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This Week in Managed Care: May 26, 2017
This week, the top managed care news included the Congressional Budget Office's new score for the American Health Care Act; the White House released its fiscal year 2018 budget; and a cancer drug approval that is a first for the FDA.
Based on the results of the phase 2 ZUMA-1 trial in patients with refractory non-Hodgkin lymphoma, Kite Pharma has submitted for, and received, a priority review for its chimeric antigen receptor (CAR)-T cell treatment, axicabtagene ciloleucel.
A new study published in Diabetes Care investigates ways to prevent driving accidents among patients with type 1 diabetes, who may be at higher risk of having such mishaps.
Few people have adequate savings for long-term care, and most assume they will care for relatives and rely on family for their own care. A survey from the Associated Press and the NORC Center for Public Affairs Research found support for family leave policies across members of both parties.
A panel discussion on biosimilars at the ISPOR 22nd Annual International Meeting compared the progress in the United States with Europe, which has had a 10-year head start on the market.
Coverage of our peer-reviewed research in the healthcare and mainstream press.
Lee Barrett Explains How Abundance of Health Data Increases Risk of Breaches
As the amount of healthcare data and information exchange continues to grow, so does the threat of data breaches and cyberattacks, according to Lee Barrett, executive director of the Electronic Healthcare Network Accreditation Commission.
Ross Owen Highlights New Challenges of Adding Care for Families and Children
As Hennepin Health expands its focus from the Medicaid expansion population of single adults to families and children, it will need to shift the way it views return on investment since there can be large upfront costs with returns happening years later with this new population, explained Ross Owen, health strategy director of Hennepin County.
The Government Accountability Office has issued a report evaluating the continued public health response to the Zika virus in the US and detailing the remaining challenges and possible solutions.
Amy J. Reed, MD, died 4 years following her surgery that used a power morcellator to remove her uterus, resulting in the spread of a hidden cancer.
Impact of Money on Care: Dr Patricia Salber Interviews Dr Veena Shankaran
Earlier this year, Veena Shankaran, MD, MS, associate professor at the University of Washington, had a winning case study for the PAN Foundation's annual PAN Challenge. The case study outlined an education program created to improve patient financial literacy and help connect patients to funding organizations.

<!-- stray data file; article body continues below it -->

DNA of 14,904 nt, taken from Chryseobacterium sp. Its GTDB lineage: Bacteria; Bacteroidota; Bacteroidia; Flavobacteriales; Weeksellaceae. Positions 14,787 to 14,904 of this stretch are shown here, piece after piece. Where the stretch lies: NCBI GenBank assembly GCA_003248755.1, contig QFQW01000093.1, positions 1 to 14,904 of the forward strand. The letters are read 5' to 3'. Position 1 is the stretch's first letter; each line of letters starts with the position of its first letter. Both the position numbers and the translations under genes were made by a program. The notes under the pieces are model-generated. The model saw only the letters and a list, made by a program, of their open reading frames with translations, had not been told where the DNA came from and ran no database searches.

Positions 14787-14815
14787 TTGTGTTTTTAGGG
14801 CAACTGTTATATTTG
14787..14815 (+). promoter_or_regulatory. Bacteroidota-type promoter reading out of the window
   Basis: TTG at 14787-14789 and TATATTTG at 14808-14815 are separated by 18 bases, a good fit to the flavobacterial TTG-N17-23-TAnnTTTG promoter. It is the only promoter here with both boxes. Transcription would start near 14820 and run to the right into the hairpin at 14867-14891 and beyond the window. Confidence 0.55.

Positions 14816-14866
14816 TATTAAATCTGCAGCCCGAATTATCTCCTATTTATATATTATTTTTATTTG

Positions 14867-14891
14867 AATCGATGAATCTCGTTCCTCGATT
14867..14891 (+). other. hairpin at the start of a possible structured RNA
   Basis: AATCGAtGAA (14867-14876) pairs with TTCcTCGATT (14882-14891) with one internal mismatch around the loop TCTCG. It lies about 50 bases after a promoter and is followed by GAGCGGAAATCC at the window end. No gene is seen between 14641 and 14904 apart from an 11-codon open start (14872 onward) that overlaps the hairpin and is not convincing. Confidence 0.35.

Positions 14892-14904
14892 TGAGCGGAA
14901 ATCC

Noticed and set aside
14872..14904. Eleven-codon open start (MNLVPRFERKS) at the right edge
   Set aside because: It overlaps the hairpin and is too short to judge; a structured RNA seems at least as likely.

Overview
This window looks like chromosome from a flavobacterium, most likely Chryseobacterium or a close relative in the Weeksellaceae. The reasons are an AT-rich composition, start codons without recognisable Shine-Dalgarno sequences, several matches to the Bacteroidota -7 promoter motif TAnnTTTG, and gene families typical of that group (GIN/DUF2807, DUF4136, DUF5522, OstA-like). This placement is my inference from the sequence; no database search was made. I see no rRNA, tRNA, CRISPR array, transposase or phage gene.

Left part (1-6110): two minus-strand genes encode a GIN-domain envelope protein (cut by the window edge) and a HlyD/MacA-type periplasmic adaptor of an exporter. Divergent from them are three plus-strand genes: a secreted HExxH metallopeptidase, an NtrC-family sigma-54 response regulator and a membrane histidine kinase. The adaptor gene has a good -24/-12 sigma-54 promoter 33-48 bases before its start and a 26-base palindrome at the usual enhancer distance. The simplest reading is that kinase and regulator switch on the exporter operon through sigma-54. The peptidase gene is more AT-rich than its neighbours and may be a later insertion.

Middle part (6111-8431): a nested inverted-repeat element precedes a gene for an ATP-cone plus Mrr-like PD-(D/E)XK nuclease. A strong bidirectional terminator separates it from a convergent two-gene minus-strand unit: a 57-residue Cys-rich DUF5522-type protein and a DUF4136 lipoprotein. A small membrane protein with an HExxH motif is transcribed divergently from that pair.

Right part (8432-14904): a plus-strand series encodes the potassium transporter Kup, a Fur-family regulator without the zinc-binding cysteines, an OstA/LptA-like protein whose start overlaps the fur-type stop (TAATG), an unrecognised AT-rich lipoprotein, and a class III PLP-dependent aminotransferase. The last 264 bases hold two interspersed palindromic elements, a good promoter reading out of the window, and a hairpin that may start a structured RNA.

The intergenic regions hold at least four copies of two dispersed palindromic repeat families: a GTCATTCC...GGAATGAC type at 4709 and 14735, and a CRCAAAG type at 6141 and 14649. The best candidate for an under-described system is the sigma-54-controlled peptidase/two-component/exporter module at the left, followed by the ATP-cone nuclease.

The American Medical Association declared obesity a disease in 2013, but insurers have been slow to cover drugs to treat the disease.

From the Journals

Enrollees in Medicaid plans employing prior authorization policies for opioid medications may have lower rates of opioid medication abuse and overdose.
This study investigates the impact of state prescription drug monitoring programs on drug overdose mortality rates for all drug categories.
The healthcare burden of opioid abuse is substantial; abusers often have complex healthcare needs and may require care beyond that which is required to treat abuse.
Across many measures of Veterans Health Administration mental health care program characteristics, treatment continuity is most strongly and positively associated with patient satisfaction.  
This study utilizes a validated instrument to create case and control groups to measure the effect of the Veterans Health Administration (VHA)’s patient-centered medical home (PCMH) model on utilization patterns among veterans with posttraumatic stress disorder (PTSD).
This study highlights disparities in care for diabetes and hypertension for individuals with serious mental illness compared with the general Medicaid and Medicare populations.
An interview with Daryl Pritchard, PhD, vice president for Science Policy at the Personalized Medicine Coalition, on the FDA's drug approval process, developments in the personalized medicine field, and reimbursement models that integrate diagnostics.
This study identified populations with non-cancer chronic pain to determine which patients may be more likely to receive an opioid prescription in an outpatient setting.
An overview of the FDA's Oncology Center of Excellence—a collaborative approach to the clinical approval process.
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